… a gift is a voluntary transfer of property owned by a donor to a donee, in return for which no benefit or consideration flows to the donor.

There is no confusion. There is no ambiguity. There is no need to seek assistance from civil law jurisdictions, Québec or elsewhere, even if such a principle existed. Again, I see no argument to be made…I find no basis upon which the Appellants can mount any argument that would extend the civil law definition of gift to the advantage of taxpayers in common law jurisdictions for purposes of the Charitable Donation Tax Credit. Their position with respect to this argument is hopeless.

Therefore, the motion was granted and the portions of the amended Notices of Appeal containing the bijural argument were struck out.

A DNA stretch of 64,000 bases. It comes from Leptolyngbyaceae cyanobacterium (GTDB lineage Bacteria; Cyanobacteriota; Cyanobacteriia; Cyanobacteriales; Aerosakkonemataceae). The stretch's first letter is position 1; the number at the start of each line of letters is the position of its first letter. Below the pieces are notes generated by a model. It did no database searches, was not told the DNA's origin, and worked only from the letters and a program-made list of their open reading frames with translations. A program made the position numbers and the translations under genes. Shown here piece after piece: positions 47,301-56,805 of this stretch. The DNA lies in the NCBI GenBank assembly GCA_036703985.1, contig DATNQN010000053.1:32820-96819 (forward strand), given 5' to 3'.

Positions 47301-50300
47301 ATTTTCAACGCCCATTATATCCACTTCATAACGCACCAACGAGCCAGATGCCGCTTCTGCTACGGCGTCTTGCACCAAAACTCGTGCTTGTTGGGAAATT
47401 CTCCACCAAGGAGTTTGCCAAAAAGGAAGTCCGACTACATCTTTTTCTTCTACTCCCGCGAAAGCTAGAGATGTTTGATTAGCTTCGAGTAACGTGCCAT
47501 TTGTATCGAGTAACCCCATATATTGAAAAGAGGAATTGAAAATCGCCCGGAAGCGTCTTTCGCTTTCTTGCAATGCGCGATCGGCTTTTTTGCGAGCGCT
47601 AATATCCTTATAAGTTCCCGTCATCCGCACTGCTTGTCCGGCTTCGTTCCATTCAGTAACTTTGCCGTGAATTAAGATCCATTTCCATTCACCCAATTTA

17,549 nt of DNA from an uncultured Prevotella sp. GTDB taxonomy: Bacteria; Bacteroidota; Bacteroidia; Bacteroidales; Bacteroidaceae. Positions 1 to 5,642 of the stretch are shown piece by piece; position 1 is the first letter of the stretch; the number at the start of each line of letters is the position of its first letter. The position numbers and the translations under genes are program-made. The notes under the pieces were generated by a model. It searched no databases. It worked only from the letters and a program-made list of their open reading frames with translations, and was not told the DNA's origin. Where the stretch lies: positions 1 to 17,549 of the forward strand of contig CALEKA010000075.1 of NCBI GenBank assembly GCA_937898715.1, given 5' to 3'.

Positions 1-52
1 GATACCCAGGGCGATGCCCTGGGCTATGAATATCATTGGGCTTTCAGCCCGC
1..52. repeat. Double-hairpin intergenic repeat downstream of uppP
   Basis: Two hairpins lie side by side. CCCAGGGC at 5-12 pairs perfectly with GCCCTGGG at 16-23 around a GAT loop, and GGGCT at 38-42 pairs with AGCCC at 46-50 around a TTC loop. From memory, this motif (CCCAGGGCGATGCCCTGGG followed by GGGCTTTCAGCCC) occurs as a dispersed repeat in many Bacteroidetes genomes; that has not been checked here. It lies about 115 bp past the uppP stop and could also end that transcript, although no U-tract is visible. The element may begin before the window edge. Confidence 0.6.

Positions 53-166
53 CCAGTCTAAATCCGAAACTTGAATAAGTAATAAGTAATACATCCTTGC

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Implications of this case

His Honour noted that there were further taxation appeals pending with bijural arguments, which he referred to as “regrettable” (at [28]). His Honour said that there was nothing in the Canadian Interpretation Act or Harmonization Act which supported the bijural argument made in this case. Nor did any argument concerning horizontal or vertical equity in the law of taxation in Canada support the appellants in this case. To add this latter argument to the above case (which was attempted) was to inappropriately conflate two different principles (at [21]). It was appropriate that Canadians in different parts of the country should pay equal taxes, but there were simply two differing legal systems in Canada, and they applied in Quebec and the rest of Canada accordingly.